Chris Sterbenz lives in Vienna, not far from Redskins Park. He moved here from Tampa, Fla., in 1983 and hoped to get tickets to see the Redskins and root for his new hometown team.

"I always loved going to NFL games in person," he said.

But this was the start of the Joe Gibbs Super Bowl era and the days at RFK Stadium when the waiting list for Redskins tickets was real and legendarily lengthy.

At the same time, with no baseball in Washington, Sterbenz became an Orioles fan. So when the Browns moved from Cleveland to Baltimore in 1996, Sterbenz called to see whether he could get on the Ravens' season ticket waiting list.

There was no waiting list, so Sterbenz became a Ravens fan living in Redskins territory. And he's not alone.

The presence of the Ravens franchise in suburban Washington appears to be growing. The team reported that regular-season ratings in this market were the highest since the team moved to Baltimore.

This is not good news for the Redskins, who now are faced with battling the Baltimore franchise in the marketing and merchandising wars.

Two years ago, Ravens coach John Harbaugh, for all intents and purposes, declared this a war when he told reporters they wanted to take control of the whole area.

"I love the Baltimore Ravens fans," Harbaugh said. "We're reaching out and trying to get more. We're trying to take control of this whole area. We'll take over Washington, D.C., while we are at it and head up into Pennsylvania and grab all those fans and over to West Virginia and Virginia. Come on and be a Baltimore Raven fan because this is an exciting organization and exciting football team."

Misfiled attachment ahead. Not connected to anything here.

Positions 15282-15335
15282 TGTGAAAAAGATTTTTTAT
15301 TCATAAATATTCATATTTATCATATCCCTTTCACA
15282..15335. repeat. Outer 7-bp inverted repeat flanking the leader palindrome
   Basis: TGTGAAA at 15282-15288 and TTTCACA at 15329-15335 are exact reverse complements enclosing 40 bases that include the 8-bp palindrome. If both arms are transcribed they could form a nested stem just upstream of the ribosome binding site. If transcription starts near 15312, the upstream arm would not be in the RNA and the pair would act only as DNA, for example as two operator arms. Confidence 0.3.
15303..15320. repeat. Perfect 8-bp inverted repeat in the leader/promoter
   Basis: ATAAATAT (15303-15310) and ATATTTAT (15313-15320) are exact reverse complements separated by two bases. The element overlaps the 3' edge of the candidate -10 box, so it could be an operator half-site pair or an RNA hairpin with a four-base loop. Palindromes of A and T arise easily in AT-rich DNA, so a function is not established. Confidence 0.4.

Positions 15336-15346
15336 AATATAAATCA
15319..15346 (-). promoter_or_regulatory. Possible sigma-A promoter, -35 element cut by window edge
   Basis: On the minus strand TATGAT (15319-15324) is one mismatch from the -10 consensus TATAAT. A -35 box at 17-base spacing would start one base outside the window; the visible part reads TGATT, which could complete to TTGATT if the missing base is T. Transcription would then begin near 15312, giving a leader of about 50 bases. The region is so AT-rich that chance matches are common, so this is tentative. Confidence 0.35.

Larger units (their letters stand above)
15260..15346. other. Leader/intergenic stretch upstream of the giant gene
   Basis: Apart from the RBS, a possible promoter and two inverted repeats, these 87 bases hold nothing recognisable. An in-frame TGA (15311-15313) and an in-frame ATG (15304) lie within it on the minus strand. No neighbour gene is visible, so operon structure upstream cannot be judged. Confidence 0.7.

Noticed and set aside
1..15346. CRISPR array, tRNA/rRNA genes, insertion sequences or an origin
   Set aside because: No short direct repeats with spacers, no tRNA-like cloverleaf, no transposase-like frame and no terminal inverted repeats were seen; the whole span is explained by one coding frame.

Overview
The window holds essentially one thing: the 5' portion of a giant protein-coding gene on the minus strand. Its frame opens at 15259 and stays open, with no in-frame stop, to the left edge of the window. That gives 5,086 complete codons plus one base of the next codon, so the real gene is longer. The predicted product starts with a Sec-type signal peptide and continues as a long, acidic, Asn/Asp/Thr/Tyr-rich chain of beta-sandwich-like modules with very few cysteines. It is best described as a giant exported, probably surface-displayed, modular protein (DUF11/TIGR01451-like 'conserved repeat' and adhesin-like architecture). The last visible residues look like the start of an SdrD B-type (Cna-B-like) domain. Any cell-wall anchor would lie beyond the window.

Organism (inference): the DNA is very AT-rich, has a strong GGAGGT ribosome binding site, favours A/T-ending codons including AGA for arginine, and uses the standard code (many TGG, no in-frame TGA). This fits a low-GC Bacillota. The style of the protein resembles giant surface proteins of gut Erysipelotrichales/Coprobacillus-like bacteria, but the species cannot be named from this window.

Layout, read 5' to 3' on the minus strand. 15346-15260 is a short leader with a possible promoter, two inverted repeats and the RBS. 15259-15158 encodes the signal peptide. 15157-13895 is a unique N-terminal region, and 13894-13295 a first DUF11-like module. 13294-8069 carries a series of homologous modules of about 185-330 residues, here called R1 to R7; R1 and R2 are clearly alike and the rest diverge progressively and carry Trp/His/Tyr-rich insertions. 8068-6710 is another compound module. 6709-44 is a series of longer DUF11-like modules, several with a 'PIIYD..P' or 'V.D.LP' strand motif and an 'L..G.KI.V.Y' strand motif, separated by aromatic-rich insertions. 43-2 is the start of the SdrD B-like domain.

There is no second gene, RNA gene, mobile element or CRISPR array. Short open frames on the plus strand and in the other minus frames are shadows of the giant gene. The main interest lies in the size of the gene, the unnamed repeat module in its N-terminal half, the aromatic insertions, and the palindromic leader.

This wasn't just some coach popping off. This was a franchise plan.

"What we're really trying to do is fight for young fans and fight for new people moving into the [Baltimore-Washington] area," Ravens president Dick Cass told the Washington Post. "The Redskins have been here forever; right now their brand is stronger than our brand. They have a larger fan base than we do. We're just fighting to grow our fan base."

A number of factors have helped the Ravens make inroads in Redskins territory. This is their second Super Bowl, and they have made nine trips to the playoffs since 2000. At the same time, the Redskins have fluctuated between dismal and occasionally rising to mediocre.

Then there are the stadiums themselves. Everything that M&T Bank Stadium in Baltimore is -- fan friendly, easy access -- FedEx Field is not.

"I run into D.C.-area Ravens fans all the time," Sterbenz said. "Many of them, if not most, are not native Washingtonians but have seen the tremendous success that the Ravens franchise has had since 2000 and have gotten on the bandwagon."

Next stop for Sterbenz and the bandwagon -- New Orleans and the Super Bowl.

Examiner columnist Thom Loverro is the co-host of "The Sports Fix" from noon to 2 p.m. Monday through Friday on ESPN980 and Contact him at